Monday, November 28, 2022  |


Every fighter has a story



What: Fight Night Club, a monthly boxing series featuring rising prospects at Club Nokia in downtown Los Angeles
Who: The featured young fighters hail primarily from Southern California and are considered legitimate prospects. The line up: David Rodela (12-1-3, 6 KOs) vs. Juan Garcia (14-2, 5), 6 rds., jr. lightweights; Charles Huerta (10-0, 5) vs. Noe Lopez Jr. (4-0, 3), 6 rds., featherweights; Luis Ramos (10-0, 5) vs. Baudel Cardenas (18-16-2, 6), 4 rds., lightweights; Jose Roman (4-0, 3) vs. Ramon Flores (3-5-1, 3), 4 rds., jr. lightweights.
When: The premiere show is this Thursday, June 11.
TV/Internet: The card will be televised on Versus and streamed live on and Yahoo! Sports. The first fight begins at 6 p.m. PT / 9 p.m. ET.
Future shows: July 30, Aug. 27 and Sept. 24 at Club Nokia, which is adjacent to Staples Center.


One of Golden Boy Promotions’ goals when it created “Fight Night Club” was for boxing fans to get to know the young fighters featured on the cards – both as athletes and people.

The prospects you will see on the monthly shows are all good fighters with solid credentials. I was reminded by interviewing three of them that they are also interesting people with compelling stories and many of the same challenges we all face, often bigger challenges.

I was also reminded of what I often tell people: Boxers are among the nicest of all professional athletes, probably because so few of them were born with silver spoons in their mouths. Generally, they’re the kind of people you root for.

Consider David Rodela, who faces Juan Garcia in the six-round main event on Thursday. He recounted in detail how he was almost killed in a terrible car accident – also almost losing a leg – and was told he might never walk again yet battled through it and became a professional fighter.

When he told me how he made his pro debut even though the leg hadn’t fully healed – “just to make my dream come true,” he said – I had to hold back tears.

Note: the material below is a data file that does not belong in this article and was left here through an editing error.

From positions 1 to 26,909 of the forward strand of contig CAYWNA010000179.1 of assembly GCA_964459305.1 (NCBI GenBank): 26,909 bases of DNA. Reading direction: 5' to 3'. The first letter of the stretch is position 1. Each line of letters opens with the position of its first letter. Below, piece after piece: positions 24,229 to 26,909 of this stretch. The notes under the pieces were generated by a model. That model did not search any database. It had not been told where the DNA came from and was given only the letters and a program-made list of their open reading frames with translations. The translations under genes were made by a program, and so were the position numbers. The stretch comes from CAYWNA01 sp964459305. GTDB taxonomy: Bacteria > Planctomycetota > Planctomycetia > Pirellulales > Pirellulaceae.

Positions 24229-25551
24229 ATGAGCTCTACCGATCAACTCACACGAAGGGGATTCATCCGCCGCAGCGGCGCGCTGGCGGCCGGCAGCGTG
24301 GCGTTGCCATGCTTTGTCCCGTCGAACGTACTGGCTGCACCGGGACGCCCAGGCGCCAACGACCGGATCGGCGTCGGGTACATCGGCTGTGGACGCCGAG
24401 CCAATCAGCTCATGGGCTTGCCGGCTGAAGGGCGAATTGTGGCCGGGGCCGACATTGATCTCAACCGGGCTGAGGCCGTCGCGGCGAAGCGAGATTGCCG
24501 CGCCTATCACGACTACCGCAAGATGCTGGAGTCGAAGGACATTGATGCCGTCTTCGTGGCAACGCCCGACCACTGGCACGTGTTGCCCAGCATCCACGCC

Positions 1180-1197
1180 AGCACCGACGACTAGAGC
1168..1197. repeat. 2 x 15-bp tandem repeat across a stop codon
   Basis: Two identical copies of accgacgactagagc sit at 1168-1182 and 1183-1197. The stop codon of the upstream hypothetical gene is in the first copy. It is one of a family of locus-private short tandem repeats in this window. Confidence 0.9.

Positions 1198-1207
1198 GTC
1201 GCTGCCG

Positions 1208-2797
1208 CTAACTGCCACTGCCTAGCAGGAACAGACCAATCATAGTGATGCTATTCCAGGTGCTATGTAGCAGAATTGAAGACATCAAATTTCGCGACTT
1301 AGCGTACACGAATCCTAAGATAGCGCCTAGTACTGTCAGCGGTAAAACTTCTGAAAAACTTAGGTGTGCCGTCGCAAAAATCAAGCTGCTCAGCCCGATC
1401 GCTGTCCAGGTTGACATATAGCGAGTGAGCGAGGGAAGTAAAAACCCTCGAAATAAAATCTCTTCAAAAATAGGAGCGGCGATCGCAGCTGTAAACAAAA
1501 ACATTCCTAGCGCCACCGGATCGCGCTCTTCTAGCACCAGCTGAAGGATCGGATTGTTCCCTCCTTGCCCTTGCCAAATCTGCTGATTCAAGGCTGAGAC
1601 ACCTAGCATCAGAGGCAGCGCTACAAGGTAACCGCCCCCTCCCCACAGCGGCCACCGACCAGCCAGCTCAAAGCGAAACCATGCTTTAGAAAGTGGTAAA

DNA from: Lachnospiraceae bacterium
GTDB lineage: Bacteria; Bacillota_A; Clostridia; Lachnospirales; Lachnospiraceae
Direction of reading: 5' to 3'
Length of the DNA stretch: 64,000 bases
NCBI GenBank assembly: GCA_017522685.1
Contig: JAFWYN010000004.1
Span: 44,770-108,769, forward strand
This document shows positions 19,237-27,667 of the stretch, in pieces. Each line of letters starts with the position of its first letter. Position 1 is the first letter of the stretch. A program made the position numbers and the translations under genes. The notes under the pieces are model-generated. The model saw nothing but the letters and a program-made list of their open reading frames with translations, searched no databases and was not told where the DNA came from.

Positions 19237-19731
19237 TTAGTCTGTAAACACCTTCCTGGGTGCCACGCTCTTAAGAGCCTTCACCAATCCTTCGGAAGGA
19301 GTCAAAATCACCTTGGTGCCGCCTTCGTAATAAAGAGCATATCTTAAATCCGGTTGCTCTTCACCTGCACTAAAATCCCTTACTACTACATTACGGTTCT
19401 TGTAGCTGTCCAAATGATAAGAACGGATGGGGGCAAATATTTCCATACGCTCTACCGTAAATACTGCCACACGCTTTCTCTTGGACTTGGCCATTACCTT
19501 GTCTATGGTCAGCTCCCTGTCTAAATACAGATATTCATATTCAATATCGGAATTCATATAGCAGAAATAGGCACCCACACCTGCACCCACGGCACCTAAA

He is an inspiration.

Luis Ramos told me about the pain he feels every day watching his parents struggle to make ends meet, his father rising at 4 a.m. every day and working two jobs while his mother recovers from a stroke. The Ramoses are in the process of losing their home.

The young fighter from Santa Ana, Calif., dreams of fame and fortune but not for himself. He’s driven by the desire to help his mom and dad.

Again, he is an inspiration.

And then there’s Juan Garcia of Phoenix, the rough, tough boxer who works with little kids as a director of childcare at the local YMCA and hopes to establish a boxing program to keep the vulnerable children off precarious streets. He’s only 22.

Once again, inspiration.

And these are only three fighters, three of dozens who will fight in the monthly series to be streamed live on and Yahoo! Sports, as well as televised on Versus.

They all can fight but we must remember that they’re more than just pugs.

“Your stories put them on a different level,” said one reader of, referring to stories about Rodela and Ramos that were posted on the site. “Those boxers are people whom we should treat with high RESPECT. They are not just a bunch of players who we pay to perform. They are people, just like your brother, maybe your dad or uncle, who work hard to earn a living.”

Indeed they are. And there are many of them.

Southern California gyms produce countless promising young fighters, some of whom fight for Golden Boy. Hence the idea to start “Fight Night Club,” which is designed to provide a showcase for prospects who otherwise might not get much exposure in an intimate night-club setting.

Golden Boy wanted to fill the vacuum left by the closure of once-thriving club-fight venues like the Olympic Auditorium and even the Forum, only strictly with home-grown Southern California talent in four- or six-round bouts. The plan is to have the same fighters on each card so they can establish a local following as fans watch them evolve.

The ultimate goal is to discover the next Oscar De La Hoya, who is now the president of Golden Boy.

“I definitely want to be consistent with who fights on the shows, to give fans the chance to get to know these young fighters,” De La Hoya said.

And will be there to tell their stories.

Michael Rosenthal can be reached at [email protected]